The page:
Every day brings surprises at Redbrook Publishing and mine involved spending a day glimpsing at the life of Raymond Blanc, the celebrated French chef. I was invited to meet him in the beautiful little town of Watlington in Oxfordshire to celebrate ‘Watlington in Bloom’. After tasting local products in two shops (the family butchers Calnan and Brothers, and The Granary delicatessen), we popped to Mansle Garden (named after the Watlington twin town in the Charente region of France) where Mr Blanc got his hands dirty by planting strawberries and talking about the joy of eating fresh products and looking after old lost varieties of fruits. The man is passionate about all that is eatable!
After a visit to the local Care Home and spending some time doing a little more gardening with local residents, we head off to the nearby Manoir aux Quat’Saisons, the incredible two Michelin-star hotel opened in 1984, and the staff greet my party and me to a champagne chat with Raymond Blanc. He is very keen to explain all his new ventures:
The new orchard, bringing old forgotten varieties of apples back on to the menu. It will have the capacity of producing 90 tonnes of fruit when complete.
The heritage garden, which will be using heritage seeds.
The beautiful mushroom valley, which has taken six years to fine-tune.
The evening cookery school, which will allow more people to discover the joys of cooking.
The scholarship for gardeners, this will allow new talents to be given an opportunity to develop further, under the watchful eye of the Head Gardener Anne-Marie Owens. Mr Blanc insists at this point that gardeners have a huge role to play as they provide his kitchens with the best products possible, and he feels Great Britain needs to start to grow its own vegetables again so that it does not rely so much on importing them. He makes sure his gardening staff have a salary which reflects their knowledge and hard work: he must be doing something right as Anne-Marie has now been with him for 26 years and has been able to bring the ‘seed to the plate’ as he puts it for all this time!
He is hoping to have an outdoor cookery school (in 2014) simply to demystify food and try to use the products from the garden to cook fresh and succulent meals.
He reminds us of all the current programs that the Manoir runs, such as a talk with guest speakers (an evening with Sir Michael Parkinson for example on Tuesday, 4th June), concerts with singers such as Lesley Garrett, local events in the village and many more which are all listed on the informative website.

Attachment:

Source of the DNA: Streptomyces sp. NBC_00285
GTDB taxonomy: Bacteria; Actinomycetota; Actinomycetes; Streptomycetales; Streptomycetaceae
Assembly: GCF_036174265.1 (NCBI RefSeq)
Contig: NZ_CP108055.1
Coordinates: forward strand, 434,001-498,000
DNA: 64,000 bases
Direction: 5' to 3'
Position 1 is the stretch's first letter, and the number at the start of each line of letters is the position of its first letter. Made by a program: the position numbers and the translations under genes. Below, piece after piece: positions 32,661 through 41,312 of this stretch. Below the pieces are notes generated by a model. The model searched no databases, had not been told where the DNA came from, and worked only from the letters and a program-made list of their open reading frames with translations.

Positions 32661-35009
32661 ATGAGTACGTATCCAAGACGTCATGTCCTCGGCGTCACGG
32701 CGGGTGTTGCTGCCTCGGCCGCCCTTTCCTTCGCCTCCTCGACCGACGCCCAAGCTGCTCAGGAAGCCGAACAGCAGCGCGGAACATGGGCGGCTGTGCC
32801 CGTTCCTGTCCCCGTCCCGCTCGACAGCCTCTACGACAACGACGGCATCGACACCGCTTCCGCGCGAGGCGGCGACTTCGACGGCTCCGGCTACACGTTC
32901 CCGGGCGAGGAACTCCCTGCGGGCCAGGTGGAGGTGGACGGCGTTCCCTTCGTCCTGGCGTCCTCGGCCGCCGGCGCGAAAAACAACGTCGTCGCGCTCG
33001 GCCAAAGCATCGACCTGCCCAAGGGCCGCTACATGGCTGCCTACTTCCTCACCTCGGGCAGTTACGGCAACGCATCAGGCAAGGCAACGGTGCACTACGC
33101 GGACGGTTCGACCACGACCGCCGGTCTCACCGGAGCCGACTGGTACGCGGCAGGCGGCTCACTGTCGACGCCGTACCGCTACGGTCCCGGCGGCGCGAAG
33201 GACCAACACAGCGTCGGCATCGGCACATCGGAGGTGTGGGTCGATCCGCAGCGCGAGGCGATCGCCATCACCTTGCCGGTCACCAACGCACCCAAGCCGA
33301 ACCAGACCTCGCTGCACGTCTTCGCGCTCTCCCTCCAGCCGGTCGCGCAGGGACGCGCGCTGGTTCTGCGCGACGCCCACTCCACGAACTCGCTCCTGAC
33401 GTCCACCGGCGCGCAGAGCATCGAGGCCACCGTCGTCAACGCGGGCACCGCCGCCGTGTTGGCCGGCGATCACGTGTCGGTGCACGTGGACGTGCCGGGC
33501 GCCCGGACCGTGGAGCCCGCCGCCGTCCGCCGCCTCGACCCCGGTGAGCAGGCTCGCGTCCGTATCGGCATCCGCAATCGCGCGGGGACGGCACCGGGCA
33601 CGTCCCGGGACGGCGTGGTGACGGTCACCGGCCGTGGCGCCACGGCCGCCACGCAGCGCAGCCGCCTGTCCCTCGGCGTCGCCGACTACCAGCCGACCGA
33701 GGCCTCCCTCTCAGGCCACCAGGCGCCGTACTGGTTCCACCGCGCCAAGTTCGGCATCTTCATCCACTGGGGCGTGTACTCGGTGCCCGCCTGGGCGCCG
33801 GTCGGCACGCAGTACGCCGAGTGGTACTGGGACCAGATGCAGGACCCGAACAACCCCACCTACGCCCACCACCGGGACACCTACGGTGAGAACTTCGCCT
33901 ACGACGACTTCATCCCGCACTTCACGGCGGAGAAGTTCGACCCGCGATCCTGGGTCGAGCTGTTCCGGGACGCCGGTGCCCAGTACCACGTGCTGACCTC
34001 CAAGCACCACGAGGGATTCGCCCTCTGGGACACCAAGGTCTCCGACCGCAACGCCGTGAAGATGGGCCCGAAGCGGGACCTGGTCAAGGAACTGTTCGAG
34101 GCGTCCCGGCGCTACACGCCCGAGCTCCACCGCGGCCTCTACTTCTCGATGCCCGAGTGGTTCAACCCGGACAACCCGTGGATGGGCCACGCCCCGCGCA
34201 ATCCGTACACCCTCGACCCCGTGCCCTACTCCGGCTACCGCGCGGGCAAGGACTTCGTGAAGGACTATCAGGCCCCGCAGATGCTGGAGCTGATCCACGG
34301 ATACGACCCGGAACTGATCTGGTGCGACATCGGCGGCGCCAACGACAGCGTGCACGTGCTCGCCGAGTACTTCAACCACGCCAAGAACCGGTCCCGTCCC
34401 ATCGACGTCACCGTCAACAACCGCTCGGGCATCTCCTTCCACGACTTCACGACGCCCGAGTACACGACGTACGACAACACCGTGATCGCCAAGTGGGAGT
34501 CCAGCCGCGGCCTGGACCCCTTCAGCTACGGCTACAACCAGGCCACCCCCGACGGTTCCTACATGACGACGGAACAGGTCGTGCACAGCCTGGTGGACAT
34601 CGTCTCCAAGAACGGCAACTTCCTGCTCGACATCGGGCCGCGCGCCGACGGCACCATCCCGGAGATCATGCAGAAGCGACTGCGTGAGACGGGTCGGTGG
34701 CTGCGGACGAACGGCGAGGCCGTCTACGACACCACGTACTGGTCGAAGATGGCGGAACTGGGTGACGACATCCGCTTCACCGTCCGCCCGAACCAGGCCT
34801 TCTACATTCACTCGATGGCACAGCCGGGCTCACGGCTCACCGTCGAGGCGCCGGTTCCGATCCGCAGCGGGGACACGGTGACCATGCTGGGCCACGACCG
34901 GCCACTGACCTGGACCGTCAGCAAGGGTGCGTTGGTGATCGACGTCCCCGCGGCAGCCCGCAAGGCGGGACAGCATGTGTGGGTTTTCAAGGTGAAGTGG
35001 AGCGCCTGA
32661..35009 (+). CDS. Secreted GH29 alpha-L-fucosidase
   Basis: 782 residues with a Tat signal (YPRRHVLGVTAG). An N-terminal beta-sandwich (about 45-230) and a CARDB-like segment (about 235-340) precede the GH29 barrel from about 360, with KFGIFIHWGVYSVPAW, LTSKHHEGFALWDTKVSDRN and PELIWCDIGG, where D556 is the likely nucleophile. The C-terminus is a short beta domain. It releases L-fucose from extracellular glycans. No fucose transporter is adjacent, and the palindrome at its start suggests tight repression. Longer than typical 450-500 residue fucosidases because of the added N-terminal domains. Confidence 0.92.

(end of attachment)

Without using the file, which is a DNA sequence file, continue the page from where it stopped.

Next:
Far too soon Raymond has to leave us to work on new recipes for a forthcoming book and puts us in the hands of Anne-Marie who takes us all to see the garden. Under the cover of umbrellas we discover the famous new orchard, the poly-tunnels where marvellous forgotten herbs are being grown and we taste a few unusual imports such as the sweet leaved ‘Stevia’. We visit the mushroom valley, next to which will soon be the heritage garden. We pass through paths stacked with plants and magnificent ponds before getting back to the restaurant’s front door.
Philip Newman-Hall, Director/General Manager and Tracey Clinton, Director of Marketing and Communications, greet us. They invite us through for lunch in a beautiful private room surrounded by vegetable conserves in glass jars. Every single mouthful is a wonderful explosion of tastes from the watercress and scallop starter to the glorious strawberry pudding,
All these delicious dishes are served with wines (a white Bordeaux and red Burgundy).
After two hours at the table we are taken through the warren of kitchens to the cookery school where an intensive lesson is taking place – the glass walls allow us to peep at the chefs demonstrating to avid students.
We leave the restaurant and are taken outside to visit of few of the bedrooms suites. I fall in love with the ‘Blanc de Blanc’ room – an idyllic suite comprising a sitting room, bedroom and sumptuous bathroom with all the mod-coms of modern living where everything is white.
Alas, it is time to bid farewell to our convivial hosts, who give us a goody bag with the latest edition of the Manoir Magazine, Raymond Blanc’s autobiography, and a pot of strawberry jam which I can’t wait to open!
The work which goes on behind the scenes to make a memorable day such as the one I spent at Le Manoir has to be applauded and I am in awe of what a young frenchman from Besançon has achieved; he certainly can teach us all a lesson or two on how hard work does pay in the end!
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By Jeannelise Edelsten